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The voluminous and fragmented remainders of the crossword puzzle exist merely to support the conceit of an origami airplane, albeit comprised of unwise material for any execution of the instruction to GO THROW THE AIRPLANE, except perhaps into the nearest wastebasket.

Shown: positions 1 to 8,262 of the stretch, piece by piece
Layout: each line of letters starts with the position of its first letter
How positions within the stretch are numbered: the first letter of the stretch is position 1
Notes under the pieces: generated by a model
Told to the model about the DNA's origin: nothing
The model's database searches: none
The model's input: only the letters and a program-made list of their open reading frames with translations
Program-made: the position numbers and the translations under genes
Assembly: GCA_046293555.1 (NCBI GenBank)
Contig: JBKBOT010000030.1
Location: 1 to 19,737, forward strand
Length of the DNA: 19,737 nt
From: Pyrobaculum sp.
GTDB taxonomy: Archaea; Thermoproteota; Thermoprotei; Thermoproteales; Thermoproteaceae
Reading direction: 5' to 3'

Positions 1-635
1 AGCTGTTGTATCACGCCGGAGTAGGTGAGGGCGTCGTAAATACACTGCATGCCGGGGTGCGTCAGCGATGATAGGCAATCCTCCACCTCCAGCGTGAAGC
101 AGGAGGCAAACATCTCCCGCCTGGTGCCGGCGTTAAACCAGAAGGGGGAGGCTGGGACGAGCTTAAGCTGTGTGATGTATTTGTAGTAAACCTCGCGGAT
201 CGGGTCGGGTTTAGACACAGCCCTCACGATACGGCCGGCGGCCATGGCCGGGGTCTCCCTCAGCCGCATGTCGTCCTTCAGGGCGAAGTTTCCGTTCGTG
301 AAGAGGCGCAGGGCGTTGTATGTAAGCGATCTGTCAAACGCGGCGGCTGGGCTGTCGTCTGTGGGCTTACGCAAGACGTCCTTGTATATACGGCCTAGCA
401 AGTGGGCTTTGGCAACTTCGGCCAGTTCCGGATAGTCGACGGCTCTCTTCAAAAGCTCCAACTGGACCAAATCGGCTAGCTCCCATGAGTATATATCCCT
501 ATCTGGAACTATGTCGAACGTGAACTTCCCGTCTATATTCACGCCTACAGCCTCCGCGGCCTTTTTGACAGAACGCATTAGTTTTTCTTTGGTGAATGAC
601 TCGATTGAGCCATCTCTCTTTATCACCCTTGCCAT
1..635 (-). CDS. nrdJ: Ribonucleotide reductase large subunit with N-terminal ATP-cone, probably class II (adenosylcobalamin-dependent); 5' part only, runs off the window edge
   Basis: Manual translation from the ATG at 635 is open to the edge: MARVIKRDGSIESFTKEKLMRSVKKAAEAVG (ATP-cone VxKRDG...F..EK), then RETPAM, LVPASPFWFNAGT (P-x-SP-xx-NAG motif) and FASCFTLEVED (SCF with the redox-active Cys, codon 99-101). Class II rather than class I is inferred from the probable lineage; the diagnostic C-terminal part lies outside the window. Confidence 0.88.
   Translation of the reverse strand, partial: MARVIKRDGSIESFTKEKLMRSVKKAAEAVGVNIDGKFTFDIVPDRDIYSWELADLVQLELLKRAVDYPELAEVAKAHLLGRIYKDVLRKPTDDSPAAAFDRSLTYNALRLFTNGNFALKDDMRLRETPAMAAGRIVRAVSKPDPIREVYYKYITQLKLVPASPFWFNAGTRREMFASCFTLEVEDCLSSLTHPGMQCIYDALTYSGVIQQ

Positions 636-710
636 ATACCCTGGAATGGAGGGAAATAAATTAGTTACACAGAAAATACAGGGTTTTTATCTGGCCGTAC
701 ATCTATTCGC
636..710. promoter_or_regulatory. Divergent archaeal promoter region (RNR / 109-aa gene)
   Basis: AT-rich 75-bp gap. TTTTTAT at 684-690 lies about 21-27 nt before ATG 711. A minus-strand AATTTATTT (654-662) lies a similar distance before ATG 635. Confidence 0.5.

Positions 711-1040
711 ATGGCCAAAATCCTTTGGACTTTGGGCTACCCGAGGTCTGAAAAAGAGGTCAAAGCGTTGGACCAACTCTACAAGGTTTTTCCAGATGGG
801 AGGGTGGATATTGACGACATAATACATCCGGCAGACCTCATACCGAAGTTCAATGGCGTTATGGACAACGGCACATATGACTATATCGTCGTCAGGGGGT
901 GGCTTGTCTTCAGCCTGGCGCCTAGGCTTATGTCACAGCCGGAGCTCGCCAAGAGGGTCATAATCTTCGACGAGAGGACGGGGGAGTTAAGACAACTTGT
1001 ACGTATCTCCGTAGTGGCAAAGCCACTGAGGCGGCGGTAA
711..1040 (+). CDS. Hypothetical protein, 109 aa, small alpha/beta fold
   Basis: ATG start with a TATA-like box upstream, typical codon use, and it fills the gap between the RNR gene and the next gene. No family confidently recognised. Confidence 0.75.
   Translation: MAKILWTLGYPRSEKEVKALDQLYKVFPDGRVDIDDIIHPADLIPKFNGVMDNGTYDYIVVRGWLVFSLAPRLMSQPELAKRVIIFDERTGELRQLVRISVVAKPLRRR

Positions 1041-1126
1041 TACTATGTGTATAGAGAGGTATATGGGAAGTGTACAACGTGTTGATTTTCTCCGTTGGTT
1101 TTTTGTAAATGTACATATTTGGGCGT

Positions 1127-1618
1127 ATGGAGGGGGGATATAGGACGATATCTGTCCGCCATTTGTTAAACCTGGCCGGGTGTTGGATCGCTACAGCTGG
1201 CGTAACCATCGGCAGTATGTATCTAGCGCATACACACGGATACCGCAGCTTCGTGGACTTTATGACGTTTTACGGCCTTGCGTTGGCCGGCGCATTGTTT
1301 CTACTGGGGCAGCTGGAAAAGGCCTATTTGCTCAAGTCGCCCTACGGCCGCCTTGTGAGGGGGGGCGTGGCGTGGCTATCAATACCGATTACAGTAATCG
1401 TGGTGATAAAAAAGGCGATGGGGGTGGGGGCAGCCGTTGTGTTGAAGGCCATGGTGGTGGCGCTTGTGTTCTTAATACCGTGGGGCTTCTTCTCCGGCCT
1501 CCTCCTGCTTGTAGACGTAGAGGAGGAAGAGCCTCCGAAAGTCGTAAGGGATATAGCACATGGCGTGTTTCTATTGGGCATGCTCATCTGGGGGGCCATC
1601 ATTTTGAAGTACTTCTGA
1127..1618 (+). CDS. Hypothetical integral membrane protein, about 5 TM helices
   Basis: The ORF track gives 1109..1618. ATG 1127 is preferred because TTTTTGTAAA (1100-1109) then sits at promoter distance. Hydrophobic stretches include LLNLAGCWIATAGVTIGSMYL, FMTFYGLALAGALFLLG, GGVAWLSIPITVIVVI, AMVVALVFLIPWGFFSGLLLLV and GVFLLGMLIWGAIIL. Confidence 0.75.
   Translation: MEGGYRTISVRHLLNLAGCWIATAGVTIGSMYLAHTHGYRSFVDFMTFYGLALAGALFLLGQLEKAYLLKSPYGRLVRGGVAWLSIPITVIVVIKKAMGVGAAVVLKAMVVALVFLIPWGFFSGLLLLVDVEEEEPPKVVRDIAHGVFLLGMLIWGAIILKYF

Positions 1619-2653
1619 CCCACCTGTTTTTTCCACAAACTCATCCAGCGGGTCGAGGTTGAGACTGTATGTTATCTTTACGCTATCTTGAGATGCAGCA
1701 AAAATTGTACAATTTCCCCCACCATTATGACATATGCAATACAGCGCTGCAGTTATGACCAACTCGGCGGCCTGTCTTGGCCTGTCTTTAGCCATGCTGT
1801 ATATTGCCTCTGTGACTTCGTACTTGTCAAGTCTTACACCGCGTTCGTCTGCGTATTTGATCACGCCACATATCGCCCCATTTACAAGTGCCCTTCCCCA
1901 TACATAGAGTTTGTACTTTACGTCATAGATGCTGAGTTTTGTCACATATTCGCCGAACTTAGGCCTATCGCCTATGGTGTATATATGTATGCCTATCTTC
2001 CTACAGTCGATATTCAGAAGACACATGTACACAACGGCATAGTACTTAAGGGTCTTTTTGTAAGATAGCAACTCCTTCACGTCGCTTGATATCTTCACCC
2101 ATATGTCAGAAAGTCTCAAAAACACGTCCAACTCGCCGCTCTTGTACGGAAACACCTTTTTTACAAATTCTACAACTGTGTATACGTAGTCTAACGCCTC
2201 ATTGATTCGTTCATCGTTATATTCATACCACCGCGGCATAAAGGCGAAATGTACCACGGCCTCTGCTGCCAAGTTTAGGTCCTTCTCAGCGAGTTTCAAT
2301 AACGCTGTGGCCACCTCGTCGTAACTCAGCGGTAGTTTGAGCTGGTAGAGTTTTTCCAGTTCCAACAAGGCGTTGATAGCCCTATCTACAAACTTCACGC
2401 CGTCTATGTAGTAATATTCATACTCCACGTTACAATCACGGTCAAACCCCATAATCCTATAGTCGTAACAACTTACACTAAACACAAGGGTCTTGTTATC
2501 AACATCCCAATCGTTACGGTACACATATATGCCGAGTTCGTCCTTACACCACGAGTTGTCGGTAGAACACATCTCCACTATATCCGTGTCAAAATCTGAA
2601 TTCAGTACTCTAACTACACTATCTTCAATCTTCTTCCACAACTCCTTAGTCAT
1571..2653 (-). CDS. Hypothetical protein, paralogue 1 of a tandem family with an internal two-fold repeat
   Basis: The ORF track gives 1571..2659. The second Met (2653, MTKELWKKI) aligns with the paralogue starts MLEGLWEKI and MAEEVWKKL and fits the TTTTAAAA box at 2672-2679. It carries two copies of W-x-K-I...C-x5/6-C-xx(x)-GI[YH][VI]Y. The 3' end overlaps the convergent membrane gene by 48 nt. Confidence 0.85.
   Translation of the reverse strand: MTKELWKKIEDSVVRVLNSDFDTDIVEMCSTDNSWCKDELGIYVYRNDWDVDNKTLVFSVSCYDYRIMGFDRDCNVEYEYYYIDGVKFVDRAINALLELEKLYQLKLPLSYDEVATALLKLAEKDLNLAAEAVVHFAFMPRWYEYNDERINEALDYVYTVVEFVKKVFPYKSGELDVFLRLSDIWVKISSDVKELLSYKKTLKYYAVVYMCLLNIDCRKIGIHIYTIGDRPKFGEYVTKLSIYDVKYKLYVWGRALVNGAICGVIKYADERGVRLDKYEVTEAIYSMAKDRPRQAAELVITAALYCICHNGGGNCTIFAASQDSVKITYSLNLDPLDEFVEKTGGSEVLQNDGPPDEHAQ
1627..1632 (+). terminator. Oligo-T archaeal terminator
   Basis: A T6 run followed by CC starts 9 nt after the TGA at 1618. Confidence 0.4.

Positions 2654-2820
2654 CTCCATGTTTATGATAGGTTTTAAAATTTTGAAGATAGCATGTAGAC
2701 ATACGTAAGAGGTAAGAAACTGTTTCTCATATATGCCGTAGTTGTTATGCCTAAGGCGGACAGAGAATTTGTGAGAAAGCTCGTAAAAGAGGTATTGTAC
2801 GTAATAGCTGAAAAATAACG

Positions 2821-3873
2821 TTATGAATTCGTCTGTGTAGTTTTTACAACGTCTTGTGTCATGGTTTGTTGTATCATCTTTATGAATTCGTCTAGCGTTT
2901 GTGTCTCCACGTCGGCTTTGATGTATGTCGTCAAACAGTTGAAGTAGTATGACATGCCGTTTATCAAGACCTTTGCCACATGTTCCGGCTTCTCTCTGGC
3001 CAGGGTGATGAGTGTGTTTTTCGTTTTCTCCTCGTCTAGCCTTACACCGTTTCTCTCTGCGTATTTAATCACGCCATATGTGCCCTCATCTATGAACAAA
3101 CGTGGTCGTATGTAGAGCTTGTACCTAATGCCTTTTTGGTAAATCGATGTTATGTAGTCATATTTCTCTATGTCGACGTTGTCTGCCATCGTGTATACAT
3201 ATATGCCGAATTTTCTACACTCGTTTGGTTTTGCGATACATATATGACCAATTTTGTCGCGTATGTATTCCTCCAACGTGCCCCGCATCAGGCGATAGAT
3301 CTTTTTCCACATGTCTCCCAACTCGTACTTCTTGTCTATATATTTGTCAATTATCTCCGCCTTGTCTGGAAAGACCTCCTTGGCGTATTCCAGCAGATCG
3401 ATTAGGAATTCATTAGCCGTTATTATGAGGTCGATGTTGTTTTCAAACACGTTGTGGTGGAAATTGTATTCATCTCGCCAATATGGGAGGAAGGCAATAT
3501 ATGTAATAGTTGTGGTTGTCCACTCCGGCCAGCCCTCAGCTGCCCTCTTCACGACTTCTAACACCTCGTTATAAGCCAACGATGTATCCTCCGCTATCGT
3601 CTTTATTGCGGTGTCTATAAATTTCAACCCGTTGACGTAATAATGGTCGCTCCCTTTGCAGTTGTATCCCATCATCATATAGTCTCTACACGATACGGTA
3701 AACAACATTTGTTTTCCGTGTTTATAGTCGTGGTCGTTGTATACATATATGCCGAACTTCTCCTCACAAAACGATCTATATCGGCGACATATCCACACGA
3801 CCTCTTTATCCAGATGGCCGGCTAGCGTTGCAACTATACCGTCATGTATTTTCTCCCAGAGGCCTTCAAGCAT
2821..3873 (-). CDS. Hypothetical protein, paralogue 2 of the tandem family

The acrosses: 1. Dish that’s often roasted; 16. Spell caster; 20. Declare; 21. PC key; 22. Silents star Bara; 23. Agent Gold of “Entourage”; 24. Teensy bit; 25. Think the world of; 27. “Now I remember”; 28. Leaves in the kitchen; 34. “Moving forward” sloganeer; 34. Galilee’s locale; 35. G.I. addresses; 38. Soft-shoe, e.g.; 41. “CAS in cat”; 43. Something to go in… or on; 47. CUL-de-sac; 57. “NOI won’t!”; 58. Sequoyah, for one; 60. Victim of Hercules’ second labor; 61. Given directly; 63. Ones caught in a maze?; 64. Little squirt, maybe; 65. Lachrymose; 66. MENS et manus” (M.I.T.’s motto); 72. Brag; 74. Digs; 75. In and of ITSELF; 76. Most liable to sunburn; 77. Call on a pitch; 81. Young ‘un; 82. “KUM Ba Yah” (campfire song) ; 85. Beethoven’s Third; 88. Forecast for improved weather; 92. College BOARDS; 94. Religious image: Var.; 95. Seasonal activity; 96. Capital of Italy; 103. Baby kangaroos; 104. Start of a counting rhyme; 105. BlackBerrys, e.g., for short; 106. Blackthorn pickings; 108. Request for Vanna; 110. “The War of the Worlds” invaders, briefly; 115. Rubbish!”; 116. Some corner stores; 119. Orange and green fruits; 123. Rock candy, essentially; 126. Einstein’s birthplace; 129. Author mentioned in the Beatles’ “I Am the Walrus”; 130. Trillionth: Prefix; 132. Study of the heavens: Abbr.; 133. Bias; 135. Collaborative Web document; 145. Something you later might think better of; 146. Consumer; 147. “Death in Venice: and “Of Mice and Men”; 148. Machine used to maneuver manure; 150. Thoreau, e.g.